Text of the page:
Light Tube, Skylight Ideas. Free 1 year pro membership to my favourite comment.

Hi Instructablers,

Maybe you can help me with a little project I'm mulling over at the moment.

I'm thinking of building a skylight to direct the early morning sunlight into my dark, west facing bedroom. My goal is to make something that lets me wake up naturally as the sun rises.

I've done some quick research on what is available for sale in local hardware stores, and all I could find looked pretty ordinary and was very expensive.

Ideally I would like to catch light from the eastern side of my roof and direct it through a light tube to the ceiling of my bedroom. The distance would be about 4-5m with a couple of bends.

Does anyone have any suggestions on how to make an efficient light tube? Flexible mirror lining a tube? Optic fibre? Light pipe?

In case that's too easy, the next challenge is a bit more fancy. I'm imagining a slim light tube running down inside a wall, from the roof space to a translucent panel made to look like a picture frame or window. It would be a lot like having an actual east facing window.

Keep in mind that I'm a complete cheapskate on a tight budget.

All ideas are welcome. Mad or Mundane. Crazy or Crafty. Barmy or Brilliant. I have free pro memberships for my favourites.

Cheers,
Cammers




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RavenThorn2 years ago

Just throwing my two cents in for this idea. New to this site, but veteran contractor with experience in windows. NEVER cut a hole in your roof !! every skylight we ever install no matter how good you seal it will eventually leak. You also, depending on climate, have insulation issues.

Depending on space in ceiling and/or obstacles in attic, best thing I could come up with is a some sort of tube going straight out the east wall (not roof) that you could reflect the light to where you want it. Or if you are technically inclined, Mount some sort of camera (security type weatherproof) on the roof, set up a monitor in room desired and you can have endless views. Even better a projector so you could turn your whole wall into a movie sized sunrise....

Good luck on your project !!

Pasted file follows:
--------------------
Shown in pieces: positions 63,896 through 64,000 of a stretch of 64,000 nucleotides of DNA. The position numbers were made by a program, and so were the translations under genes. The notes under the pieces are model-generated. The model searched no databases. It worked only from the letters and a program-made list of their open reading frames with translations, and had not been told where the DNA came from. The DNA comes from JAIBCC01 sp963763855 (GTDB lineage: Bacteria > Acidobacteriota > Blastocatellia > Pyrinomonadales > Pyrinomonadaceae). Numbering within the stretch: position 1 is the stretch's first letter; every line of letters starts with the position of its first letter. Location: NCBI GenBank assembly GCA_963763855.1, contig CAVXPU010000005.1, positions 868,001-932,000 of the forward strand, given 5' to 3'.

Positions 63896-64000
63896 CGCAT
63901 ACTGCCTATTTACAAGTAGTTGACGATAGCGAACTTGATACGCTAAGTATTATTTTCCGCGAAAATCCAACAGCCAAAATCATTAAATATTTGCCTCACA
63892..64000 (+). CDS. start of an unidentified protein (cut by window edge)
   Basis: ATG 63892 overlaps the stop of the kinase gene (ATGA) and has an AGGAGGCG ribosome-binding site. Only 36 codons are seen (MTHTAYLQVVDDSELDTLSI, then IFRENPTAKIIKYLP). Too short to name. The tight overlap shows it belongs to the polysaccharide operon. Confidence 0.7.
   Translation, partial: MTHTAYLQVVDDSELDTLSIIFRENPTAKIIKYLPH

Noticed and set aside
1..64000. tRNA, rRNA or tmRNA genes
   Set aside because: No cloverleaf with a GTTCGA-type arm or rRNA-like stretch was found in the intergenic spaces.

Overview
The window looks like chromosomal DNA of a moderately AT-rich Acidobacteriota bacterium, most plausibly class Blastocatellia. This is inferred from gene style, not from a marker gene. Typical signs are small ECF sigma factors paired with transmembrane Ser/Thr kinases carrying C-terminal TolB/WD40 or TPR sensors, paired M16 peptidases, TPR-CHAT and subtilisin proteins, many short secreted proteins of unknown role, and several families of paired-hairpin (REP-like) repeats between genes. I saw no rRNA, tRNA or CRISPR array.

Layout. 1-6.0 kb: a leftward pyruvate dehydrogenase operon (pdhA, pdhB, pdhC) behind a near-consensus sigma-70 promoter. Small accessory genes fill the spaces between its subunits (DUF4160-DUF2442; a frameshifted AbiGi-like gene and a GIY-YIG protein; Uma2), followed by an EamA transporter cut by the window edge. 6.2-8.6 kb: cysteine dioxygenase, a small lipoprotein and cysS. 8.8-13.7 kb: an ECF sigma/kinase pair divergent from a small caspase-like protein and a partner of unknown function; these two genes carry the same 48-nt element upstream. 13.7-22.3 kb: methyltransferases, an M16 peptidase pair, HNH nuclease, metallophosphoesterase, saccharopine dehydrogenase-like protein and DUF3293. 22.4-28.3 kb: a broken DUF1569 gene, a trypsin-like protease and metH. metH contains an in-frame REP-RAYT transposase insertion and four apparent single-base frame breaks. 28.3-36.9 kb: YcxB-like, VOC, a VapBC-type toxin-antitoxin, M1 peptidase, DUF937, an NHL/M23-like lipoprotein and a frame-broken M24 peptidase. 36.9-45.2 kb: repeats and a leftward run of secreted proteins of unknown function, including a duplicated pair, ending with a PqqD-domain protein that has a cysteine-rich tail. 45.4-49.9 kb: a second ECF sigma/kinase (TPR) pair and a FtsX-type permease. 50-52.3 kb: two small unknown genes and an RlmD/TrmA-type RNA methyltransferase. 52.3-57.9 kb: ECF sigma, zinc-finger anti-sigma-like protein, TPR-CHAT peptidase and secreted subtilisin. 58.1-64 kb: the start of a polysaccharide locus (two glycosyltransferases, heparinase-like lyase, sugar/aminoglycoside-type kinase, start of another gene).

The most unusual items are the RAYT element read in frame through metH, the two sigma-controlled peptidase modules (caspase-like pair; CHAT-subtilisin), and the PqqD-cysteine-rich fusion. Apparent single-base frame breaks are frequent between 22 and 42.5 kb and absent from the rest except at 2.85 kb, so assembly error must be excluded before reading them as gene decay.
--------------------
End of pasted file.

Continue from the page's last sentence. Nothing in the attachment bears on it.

sixsmith2 years ago

Get a large mylar sheet, stretch it on a frame made of two-by and anchor it at the southern corner of the house (assuming northern hemisphere). The rising sun will strike the mylar and reflect towards your window.

You will probably have to reposition the reflector a every couple of weeks or so, and I'm not sure how long mylar would last like that. Mylar is pretty darn cheap, and if you've got any of those emergency blankets lying around you could use them for a trial run.

For a light tube, I'd build a box, lined with mylar so less light will absorb, have a fresnel lense focus light onto an angled mirror which would push the light down the mylar lined tube to another mirror on an angle that would direct the light into your room. I'd reckon you could do it for. . about a hundred bucks USD. The fresnel lense is mostly to help amplify the light to allow for losses due to a highly imperfect set up. I think fresnel lenses also have a higher angle of light acceptance which would allow it to catch both the early and late morning sun

cammers (author)  sixsmith2 years ago

Thanks Sixsmith. Great comment. Sorry about the delay responding.

I like your first idea, but it just isn't practical in this case.

I like your idea of using a light tube in conjunction with a fresnel lens. Something like this could be buildable and cheap. It's not as though this has to be 100% efficient.

Check the raiders of the lost arc movies. See how the ancient egyptians did the same thing. ;)

cammers (author)  Toga_Dan2 years ago

Yes. And actually I was thinking of the archeologist working in light reflected from a mirror held by his assistant. Was that Raiders? Or The 5th Element?

I remember that particular technique from The Mummy a series of mirrors. Mythbusters did an episode on it, I don't recall the verdict. I think it was plausable

Toga_Dan2 years ago

the market has tubes lined with reflective material. A transparent dome on the roof allows light into this tube.

A homebrew version of this might be done with 2nd hand vent tube lined with spaceblanket mirroring. I've seen reflective mylar adhered to sheetmetal using vacuum pump oil. Perhaps somethin like that could be done to improvise light tubes.

Alternatively, a timer on a light can work.

how does one line a tin tube with space blanket?

option: unhook the tin tube at the joint. flatten it. stick spaceblanket down. reconnect the tube seam.

option: cut a strip of spaceblanket to have width of the intended circumference of tube. heat weld a seam. coat inside of tin tube with vac pump oil. insert reflective spaceblanket tube. inflate spaceblanket tube with vacuum blower attachment. vac pump oil glues the 2 together.

cammers (author)  Toga_Dan2 years ago

Two nice ideas. Maybe won't even need the welded seem for option two if there's a bit of overlap. What is vac pump oil?

vacuum pump oil is used in high vacuum pumps for scientific experiments. i know people who use this for making parabolic reflectors. if i recall correctly, they use a squeegee to press mylar against the sheetmetal, thus squeezing any air out. the oil prevents any air from re entering.

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